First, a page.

Tag Archives: books

Banned in Literature and in Flight

It is Banned Books Week, and I am attempting to read as many challenged and banned books as possible.

I am reading Strega Nona by Tomie dePaola and Rabbit, Run by John Updike today.

Yesterday, I walked the 4 miles to DUMBO to peruse the Dumbo Arts Festival. My feet are tired, but I was energized by the stroll. I can not say the same for this poor dear I found near Tillary Street.

Take today to hug your loved ones and share some stories.

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Hurricane Donuts

Inspired by the bookstore Word in Brooklyn (they commented that they were going to make a raft of donuts for this oncoming Hurricane), I determined that I would make some apple cider donuts. I call them Hurricane Donuts in honor of Cousin Octavia (she has weathered many a tropical storm in the kitchen, frying up donuts for the multitudes who take refuge in her enormous concrete manse) and pulled out a gallon of apple cider to flavor them.

Upepo, that imp of a dragon, got so excited that he nearly burnt my left eyebrow off. Now I look terribly sinister and am starving for donuts! I managed to spill the batter all over the kitchen floor, and it was promptly eaten by the flivvervaat young who have taken refuge in the cabinet again after the rain started. Any batter that could have been saved was burnt by Upepo’s flames and is toastier than toast.

Instead, I am chewing on a sugar cane, drinking tea, and reading fascinating articles while the creatures and specimens excitedly prepare for a hurricane. I know this old house will weather the storm quite nicely, but I hope my fellow Brooklynites are prepared for whatever may come. The something wicked is not my brother Mordecai. It is Irene.

Five facts about Hugo Munsterberg, the father of Forensic Psychology, found here.

The Postmodern Mystery Reading List – 50 essential works – compiled by Ted Gioia, found here.

Stay safe, oddlings. There’s nothing shameful in preparedness.

Twitter, Titter, and Read

Admittedly, I am quite an old-fashioned fellow. However, there is no denying how delightful the internet is. So much information, right at my fingertips! Now, obviously, I still pour into books – I like the smell of ink and paper. I like the heft of the tomes and I like the way my library looks filled with information and I like the portability of books.

And after the incident last year involving my bathtub and a computer, books are necessary should you want to read whilst bathing. (A breath-taking woman in the North Country informed me she intends to put her Kindle in a Ziplock bag in order to use it in the bath. She’s smart as well as stunning.)

On a lovely and cool August morning such as this one, I sit on my veranda sipping coffee and peruse the inter-world. Here are some of my favorite findings.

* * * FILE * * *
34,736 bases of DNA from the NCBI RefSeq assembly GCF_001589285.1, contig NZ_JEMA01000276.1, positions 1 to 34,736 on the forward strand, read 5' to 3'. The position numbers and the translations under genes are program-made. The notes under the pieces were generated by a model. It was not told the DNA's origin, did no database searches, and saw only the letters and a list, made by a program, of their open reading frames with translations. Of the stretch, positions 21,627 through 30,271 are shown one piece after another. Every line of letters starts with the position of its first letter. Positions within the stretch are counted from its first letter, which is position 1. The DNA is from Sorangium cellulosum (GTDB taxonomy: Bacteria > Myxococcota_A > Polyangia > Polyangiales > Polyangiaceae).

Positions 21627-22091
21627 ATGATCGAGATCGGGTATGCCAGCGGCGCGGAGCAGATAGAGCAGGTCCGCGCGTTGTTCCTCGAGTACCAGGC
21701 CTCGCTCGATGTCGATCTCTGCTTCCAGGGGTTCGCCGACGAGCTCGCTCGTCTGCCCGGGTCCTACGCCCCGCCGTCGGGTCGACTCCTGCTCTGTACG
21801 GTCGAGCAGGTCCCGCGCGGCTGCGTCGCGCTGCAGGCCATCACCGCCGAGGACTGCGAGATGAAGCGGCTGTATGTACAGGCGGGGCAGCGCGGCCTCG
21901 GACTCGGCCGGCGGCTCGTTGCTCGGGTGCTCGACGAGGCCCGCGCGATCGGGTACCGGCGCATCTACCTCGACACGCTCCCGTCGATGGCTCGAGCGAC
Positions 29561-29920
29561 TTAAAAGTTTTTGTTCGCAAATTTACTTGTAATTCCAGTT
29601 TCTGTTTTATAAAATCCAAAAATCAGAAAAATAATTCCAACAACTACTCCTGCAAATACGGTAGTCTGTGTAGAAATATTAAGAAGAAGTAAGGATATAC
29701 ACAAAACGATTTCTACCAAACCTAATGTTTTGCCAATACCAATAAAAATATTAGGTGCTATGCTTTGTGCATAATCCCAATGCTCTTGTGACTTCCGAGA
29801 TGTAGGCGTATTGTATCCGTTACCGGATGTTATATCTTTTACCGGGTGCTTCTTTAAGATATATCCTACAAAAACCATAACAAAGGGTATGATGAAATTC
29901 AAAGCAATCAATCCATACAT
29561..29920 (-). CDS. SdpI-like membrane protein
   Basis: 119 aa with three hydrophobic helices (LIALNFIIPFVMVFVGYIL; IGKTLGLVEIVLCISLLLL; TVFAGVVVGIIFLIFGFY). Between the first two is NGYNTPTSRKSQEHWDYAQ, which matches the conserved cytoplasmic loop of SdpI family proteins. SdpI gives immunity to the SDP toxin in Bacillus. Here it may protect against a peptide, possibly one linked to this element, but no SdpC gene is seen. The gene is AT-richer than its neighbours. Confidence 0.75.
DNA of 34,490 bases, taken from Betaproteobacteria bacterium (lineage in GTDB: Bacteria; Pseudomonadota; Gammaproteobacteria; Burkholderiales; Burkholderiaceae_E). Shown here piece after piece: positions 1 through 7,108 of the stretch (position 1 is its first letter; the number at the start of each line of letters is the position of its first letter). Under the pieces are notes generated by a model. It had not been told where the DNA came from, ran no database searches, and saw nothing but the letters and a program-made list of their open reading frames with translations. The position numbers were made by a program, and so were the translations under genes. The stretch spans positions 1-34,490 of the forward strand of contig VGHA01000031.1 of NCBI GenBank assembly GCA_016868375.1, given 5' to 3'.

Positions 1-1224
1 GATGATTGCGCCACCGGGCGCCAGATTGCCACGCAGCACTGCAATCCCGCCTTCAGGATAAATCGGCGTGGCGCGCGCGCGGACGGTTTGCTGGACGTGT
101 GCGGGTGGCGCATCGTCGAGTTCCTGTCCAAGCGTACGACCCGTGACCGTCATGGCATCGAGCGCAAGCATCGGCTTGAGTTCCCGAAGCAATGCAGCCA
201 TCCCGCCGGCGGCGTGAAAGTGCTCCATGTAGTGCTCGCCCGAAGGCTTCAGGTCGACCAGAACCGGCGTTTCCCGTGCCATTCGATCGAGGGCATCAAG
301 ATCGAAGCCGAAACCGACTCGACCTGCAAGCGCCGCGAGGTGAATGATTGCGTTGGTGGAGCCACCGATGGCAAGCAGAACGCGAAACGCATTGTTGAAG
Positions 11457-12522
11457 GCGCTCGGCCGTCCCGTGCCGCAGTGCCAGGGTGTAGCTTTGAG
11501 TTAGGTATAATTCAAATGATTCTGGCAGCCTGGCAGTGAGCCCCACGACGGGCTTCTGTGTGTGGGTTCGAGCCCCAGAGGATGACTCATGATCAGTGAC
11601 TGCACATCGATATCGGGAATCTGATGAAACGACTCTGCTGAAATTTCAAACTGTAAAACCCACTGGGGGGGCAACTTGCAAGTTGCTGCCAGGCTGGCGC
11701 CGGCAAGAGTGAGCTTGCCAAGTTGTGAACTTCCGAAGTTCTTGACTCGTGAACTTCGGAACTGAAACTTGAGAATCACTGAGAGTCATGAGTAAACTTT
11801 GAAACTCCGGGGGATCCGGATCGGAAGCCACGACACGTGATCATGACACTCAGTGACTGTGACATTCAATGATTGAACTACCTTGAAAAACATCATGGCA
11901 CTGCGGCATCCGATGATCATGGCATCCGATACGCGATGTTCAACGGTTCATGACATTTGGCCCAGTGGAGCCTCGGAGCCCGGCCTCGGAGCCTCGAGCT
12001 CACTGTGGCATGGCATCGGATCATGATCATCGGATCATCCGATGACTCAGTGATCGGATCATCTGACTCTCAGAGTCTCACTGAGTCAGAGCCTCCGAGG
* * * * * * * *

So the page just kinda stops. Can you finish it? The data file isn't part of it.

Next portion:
Today, August 24th, is Jorge Luis Borges’ birthday. “I have always imagined that Paradise will be a kind of library.” http://ow.ly/6bv5q

My cousin Amelia went into space in a homemade space ship. She never sent images like these back. No grudge held: http://j.mp/poFekI

Thank you to all my feathered friends. You make life soar. The joy of feathers http://bit.ly/o6HUSQ

Bubo did a little dance when she saw this: http://oddments.blogspot.com/2011/08/muricate.html. If you’ve never seen a great horned owl do a dance, I recommend against it.

This is absolutely beautiful. If you’ve been excused from work early, create something astounding. http://www.behance.net/gallery/May/1713447

It is never too late to start planning ahead, you know. Cryonics centers around the world: http://www.wired.co.uk/magazine/archive/2011/09/features/waiting-for-the-future

That should keep you busy for quite awhile. Happy Wednesday, my dears.

 

 

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Weathergram For A Crab

This is a sad entry for me. I am a lover of all living creatures; great, small, fierce, docile, feathered, scaled, cryptid, and otherwise. Last night I discovered that the great comic of the jellyfish tank, Jean-Pierre “Buster” Crabbe the hermit crab, had passed away.

Interestingly, he had crawled out of his shell prior to death, so I discovered him curled between two clear glass pebbles on the floor of the tank a few centimeters away from his shell. He was so small and rather naked seeming like that. When I removed him from the tank, the jellyfish seemed to caress my hand, feeling like whispers against my old skin.

Bubo set to wailing a mournful cry and I buried Buster in the garden, beneath the tomato plants. I placed his shell atop his grave.

As the characters in one of my favorite children’s books did, I will hang a weathergram dedicated to Buster in the garden, commemorating his life. (I speak, of course, of E.L. Konigsburg’s Up From Jericho Tel. Check it out and read it, why don’t you? I guarantee you’ll enjoy yourself.)

I’m thinking of penning this for Buster, what do you think?

You boxed aquatic clouds while walking in water. Now you will swim with true welkin ones.

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